Caring for fish in aquarium of plastic bottle
The initial goal of placing guppies in a small aquarium was to save newborn guppy babies from being eaten by adult fish.
I’ve had positive results — all fry have survived.
I’ve also checked the possibility of using small sized aquariums as a temporary house for guppy couples with newborn babies. Fish were kept 5–15 weeks without any visible physical harm or prolonged changes in their behavior.
Here are 4 out of 5 aquariums with the adult fish on the day before I put them back into the large aquarium. I keep fry in small aquariums for now…
The 1st small aquarium was made in July 2016. The inner dimensions of this aquarium are 110/110/140 mm or about 1.6 liters.
Then I built 4 aquariums out of 2 liter plastic bottles (about 1.5 liter capacity).
Better avoid bottles with fancy shapes as it’s harder to clean or make observations due to visual effects.
All aquariums were populated in the same way: a pair of adult guppies (a male and a pregnant female); a couple of freshwater snails; 2–4 types of plants, and some rocks.
The first days of adaptation are the most difficult for guppies. Fish tend to hide or stay in one place.
The fish behavior returns to normal in a matter of days. It’s a good sign.
Heaters may damage plastic bottles :(
The thermostat in my apartment is set on 72 F (22 C) all year around. It stays between 70 F and 78 F (21–25 C). It is a comfortable temperature for a guppy. Conveniently, I don’t have to use heaters for aquariums.
Avoid direct sun :(
The small aquarium gets quickly overheated — it can kill fish.
Oxygen (O2) is provided by plants and the open water surface, just as in nature. No air pumps necessary.
Filtering is done by plants, snails, and physical removal of the residue.
Plants absorb ammonia (NH3), carbon dioxide (CO2), and nutrition dissolved in the water (competing with algae!).
Snails consume fish poop and algae.
Drain about 100–150 ml of water from the bottom of each tank weekly. Add clean dechlorinated water to restore the water level.
There are two ways to add water.
Pour water from the top. It could disturb everything in the tank.
Or use the tube for reverse draining! Drain the water from the cup into the aquarium.
First, you have to drain some water from the tank into the cup with clean water (it removes air from the tube).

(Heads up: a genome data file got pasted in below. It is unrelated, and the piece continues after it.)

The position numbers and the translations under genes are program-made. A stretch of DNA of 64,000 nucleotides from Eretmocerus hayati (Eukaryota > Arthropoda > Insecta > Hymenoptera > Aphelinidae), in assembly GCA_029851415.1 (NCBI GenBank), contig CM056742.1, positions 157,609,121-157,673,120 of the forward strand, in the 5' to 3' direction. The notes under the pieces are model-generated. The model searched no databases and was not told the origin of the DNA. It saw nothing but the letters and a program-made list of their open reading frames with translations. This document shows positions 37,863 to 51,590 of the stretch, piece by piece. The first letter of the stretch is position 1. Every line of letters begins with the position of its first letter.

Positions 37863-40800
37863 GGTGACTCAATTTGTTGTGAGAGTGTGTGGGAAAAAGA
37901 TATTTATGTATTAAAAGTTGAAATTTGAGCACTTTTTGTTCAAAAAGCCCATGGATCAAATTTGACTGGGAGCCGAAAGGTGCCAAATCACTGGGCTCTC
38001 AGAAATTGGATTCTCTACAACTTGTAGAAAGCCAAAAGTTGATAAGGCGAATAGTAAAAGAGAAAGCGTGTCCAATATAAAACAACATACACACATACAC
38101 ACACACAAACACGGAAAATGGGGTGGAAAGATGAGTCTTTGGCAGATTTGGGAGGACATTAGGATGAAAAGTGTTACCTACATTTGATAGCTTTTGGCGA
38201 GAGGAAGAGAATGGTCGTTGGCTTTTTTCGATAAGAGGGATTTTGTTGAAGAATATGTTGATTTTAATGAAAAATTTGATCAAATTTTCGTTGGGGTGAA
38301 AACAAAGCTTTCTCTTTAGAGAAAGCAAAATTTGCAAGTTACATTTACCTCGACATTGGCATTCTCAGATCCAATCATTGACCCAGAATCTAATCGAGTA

Submerge the end of the tube in the clean water.
Elevate the cup above the water level of the aquarium. The water flows from the cup to the bottom of the aquarium.
A regular food diet for my fish consists of: TetraFin goldfish flakes plus, home cooked seaweed, water plants, and all the creatures that come with it.
Those are interesting creatures on their own.
Amount and number of feedings varies from 0 to 2 times daily. The amount of food should be consumed in 2–3 minutes. Reduce the amount of food if fish take more time to eat, or skip feeding if fish do not eat at all.
Here you can see the oldest babies born and grown in this aquarium.
I use water plants from the lakes of Central park of NY: duckweed (on the water’s surface),
some plant that looks like guppy grass (submerged),
and some plant that looks like java moss (bottom of the tank).
Also, I’ve been growing house plants (peace lily, aloe, and some others) in the aquariums.
The small aquarium ecosystem is very sensitive to changes. Making slight adjustments over a longer period of time works better. It allows better adaptation of fish and plants. Monitor fish activity (behavior) and plant growth for feedback on the changes.
Maintaining balance in a small aquarium is difficult and at times frustrating. Nevertheless it is possible and the end result is a beautiful world created by none other than YOU!
The intention of this video is to share gained knowledge for future improvements and your consideration.
Have fun and Happy fish :)
Originally published at http://rndmbits.blogspot.com.